Does medical marijuana work? Florida consortium seeks answers
A consortium of nine universities in Florida, led by faculty at the University of Florida, is in the early stages of investigating the effectiveness of marijuana as a medical treatment.
The Consortium for Medical Marijuana Outcomes Research is assessing the drug’s risks and benefits for different medical conditions and its safety and side effects when used alone or in conjunction with other prescription medications.
“What I can tell you is that right now there is promising and fairly solid data that supports the use of medical marijuana as an adjuvant for pain therapy,” said Almut Winterstein, a professor in the College of Pharmacy at UF who also serves as the director of the consortium. “And there’s also evidence that supports the use for certain types of epilepsy.”
As for other conditions, the impacts of medical marijuana are still unknown. The Florida State Legislature created the consortium in 2019, four years after enacting legislation that permits use of marijuana for certain clinical conditions.
Currently, 37 states have a medical marijuana program, though the programs vary as far as how and to whom cannabis can be prescribed. But, Winterstein said, little is known about marijuana’s clinical safety and effectiveness.
“I think that the Legislature was really forward looking in creating something that supplements the research that is currently not sufficient,” she said in an episode of the From Florida Podcast.
The consortium will also gauge who is using and able to access medical marijuana and determine the benefits and drawbacks of different dosages. To do so, the group is working on three primary branches of research.
The first area is a competitive grants program that funds researchers across all participating universities.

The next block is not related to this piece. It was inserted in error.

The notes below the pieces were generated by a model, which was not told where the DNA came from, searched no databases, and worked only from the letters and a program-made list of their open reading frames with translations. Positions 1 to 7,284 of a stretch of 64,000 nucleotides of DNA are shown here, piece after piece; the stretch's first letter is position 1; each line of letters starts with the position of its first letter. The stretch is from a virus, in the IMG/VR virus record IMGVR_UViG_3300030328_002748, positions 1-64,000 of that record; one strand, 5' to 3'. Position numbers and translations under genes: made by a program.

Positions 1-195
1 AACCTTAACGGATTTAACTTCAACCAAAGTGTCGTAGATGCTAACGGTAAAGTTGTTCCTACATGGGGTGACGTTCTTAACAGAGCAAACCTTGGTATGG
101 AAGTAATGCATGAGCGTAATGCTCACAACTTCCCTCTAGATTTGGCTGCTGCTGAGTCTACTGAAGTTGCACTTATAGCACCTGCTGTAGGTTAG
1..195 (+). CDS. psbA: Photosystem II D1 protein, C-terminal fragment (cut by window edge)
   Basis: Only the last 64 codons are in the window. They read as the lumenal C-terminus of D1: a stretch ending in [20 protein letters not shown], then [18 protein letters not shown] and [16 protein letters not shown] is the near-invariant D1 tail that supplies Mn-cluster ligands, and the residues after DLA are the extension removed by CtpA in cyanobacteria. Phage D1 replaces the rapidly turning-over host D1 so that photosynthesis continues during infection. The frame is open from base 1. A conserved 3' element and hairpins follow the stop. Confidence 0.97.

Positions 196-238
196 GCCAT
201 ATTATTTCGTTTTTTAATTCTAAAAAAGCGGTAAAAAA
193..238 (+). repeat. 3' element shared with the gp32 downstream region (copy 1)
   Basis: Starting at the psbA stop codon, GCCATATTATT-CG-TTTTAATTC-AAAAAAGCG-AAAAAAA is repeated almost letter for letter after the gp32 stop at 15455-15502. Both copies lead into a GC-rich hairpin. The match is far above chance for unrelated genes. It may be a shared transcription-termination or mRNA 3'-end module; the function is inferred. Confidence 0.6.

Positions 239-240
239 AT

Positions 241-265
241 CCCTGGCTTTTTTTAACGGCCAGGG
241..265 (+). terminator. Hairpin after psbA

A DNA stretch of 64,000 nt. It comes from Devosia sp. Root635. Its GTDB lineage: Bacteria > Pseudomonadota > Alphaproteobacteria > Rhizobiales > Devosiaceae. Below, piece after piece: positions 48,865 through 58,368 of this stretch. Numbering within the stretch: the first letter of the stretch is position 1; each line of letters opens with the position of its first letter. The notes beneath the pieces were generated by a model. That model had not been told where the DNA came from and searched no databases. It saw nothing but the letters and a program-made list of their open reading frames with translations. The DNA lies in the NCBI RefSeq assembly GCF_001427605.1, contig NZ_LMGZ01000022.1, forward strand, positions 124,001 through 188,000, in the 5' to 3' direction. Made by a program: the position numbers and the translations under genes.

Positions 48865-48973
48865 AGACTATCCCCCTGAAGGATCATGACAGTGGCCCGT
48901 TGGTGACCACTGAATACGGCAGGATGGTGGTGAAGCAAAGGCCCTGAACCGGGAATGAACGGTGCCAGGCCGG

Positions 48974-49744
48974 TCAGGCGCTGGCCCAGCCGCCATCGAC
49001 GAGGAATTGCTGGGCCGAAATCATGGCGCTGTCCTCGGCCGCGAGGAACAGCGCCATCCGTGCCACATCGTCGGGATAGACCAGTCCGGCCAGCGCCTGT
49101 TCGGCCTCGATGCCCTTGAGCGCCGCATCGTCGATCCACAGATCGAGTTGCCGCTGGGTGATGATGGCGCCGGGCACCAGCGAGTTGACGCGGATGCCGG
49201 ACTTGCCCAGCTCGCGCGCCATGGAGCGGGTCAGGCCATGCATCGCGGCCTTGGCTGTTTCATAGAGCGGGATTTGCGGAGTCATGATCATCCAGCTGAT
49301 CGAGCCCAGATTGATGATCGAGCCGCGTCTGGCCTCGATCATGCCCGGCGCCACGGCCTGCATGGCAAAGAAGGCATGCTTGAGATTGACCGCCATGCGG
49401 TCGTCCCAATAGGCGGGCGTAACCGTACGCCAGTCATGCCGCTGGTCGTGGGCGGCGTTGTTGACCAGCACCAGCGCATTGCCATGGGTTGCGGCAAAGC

The second branch is M3, or Medical Marijuana and Me, a new study that will track patients from their first use of medical marijuana for a year to assess their experiences.
“That will give us ideas about what type of dosage, form and product do patients eventually end up on,” Winterstein said. “That is a very empirical approach because we have no head-to-head comparison of what works better or worse, but we can capture patients’ experiences, what they think works, what doesn't, what kind of side effects they might experience and so on.”
Finally, what Winterstein calls the consortium’s “biggest baby and most important baby” is the Medical Marijuana Outcomes Research Repository, known as MEMORY. The repository will allow researchers to use de-identified dispensing data from the Department of Health to monitor health outcomes of the large population of 700,000 registered medical marijuana patients.
These data will give researchers insight on cannabis safety and effects, whether positive or negative, linking to healthcare utilization, such as hospitalization or emergency department visits.
The consortium is hosting the second annual Cannabis Clinical Outcomes Research Conference May 19-20 in Orlando, where researchers will discuss the latest research on medical marijuana.
“We are really trying to get people interested in this topic,” Winterstein said. “And in particular making sure that they have access to objective information that really allows them to make the right decision with respect to the use of medical marijuana.”